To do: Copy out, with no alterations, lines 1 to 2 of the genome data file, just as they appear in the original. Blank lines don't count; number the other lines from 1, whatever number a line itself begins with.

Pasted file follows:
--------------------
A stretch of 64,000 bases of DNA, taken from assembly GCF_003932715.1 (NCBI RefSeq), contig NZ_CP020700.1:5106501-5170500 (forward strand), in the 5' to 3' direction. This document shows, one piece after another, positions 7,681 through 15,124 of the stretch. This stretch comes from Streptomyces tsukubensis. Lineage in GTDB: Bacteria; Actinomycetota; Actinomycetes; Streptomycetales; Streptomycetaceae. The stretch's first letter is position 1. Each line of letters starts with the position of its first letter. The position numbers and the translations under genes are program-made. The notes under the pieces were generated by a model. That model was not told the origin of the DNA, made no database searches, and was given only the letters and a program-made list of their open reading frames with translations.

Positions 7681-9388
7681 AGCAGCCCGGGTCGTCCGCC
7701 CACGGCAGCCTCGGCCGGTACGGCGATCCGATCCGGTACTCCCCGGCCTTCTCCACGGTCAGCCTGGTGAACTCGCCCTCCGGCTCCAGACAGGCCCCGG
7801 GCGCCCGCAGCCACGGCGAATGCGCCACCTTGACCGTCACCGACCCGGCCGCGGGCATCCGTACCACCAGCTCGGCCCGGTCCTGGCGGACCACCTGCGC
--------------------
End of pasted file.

A stretch of 64,000 bases of DNA, taken from assembly GCF_003932715.1 (NCBI RefSeq), contig NZ_CP020700.1:5106501-5170500 (forward strand), in the 5' to 3' direction. This document shows, one piece after another, positions 7,681 through 15,124 of the stretch. This stretch comes from Streptomyces tsukubensis. Lineage in GTDB: Bacteria; Actinomycetota; Actinomycetes; Streptomycetales; Streptomycetaceae. The stretch's first letter is position 1. Each line of letters starts with the position of its first letter. The position numbers and the translations under genes are program-made. The notes under the pieces were generated by a model. That model was not told the origin of the DNA, made no database searches, and was given only the letters and a program-made list of their open reading frames with translations.

Positions 7681-9388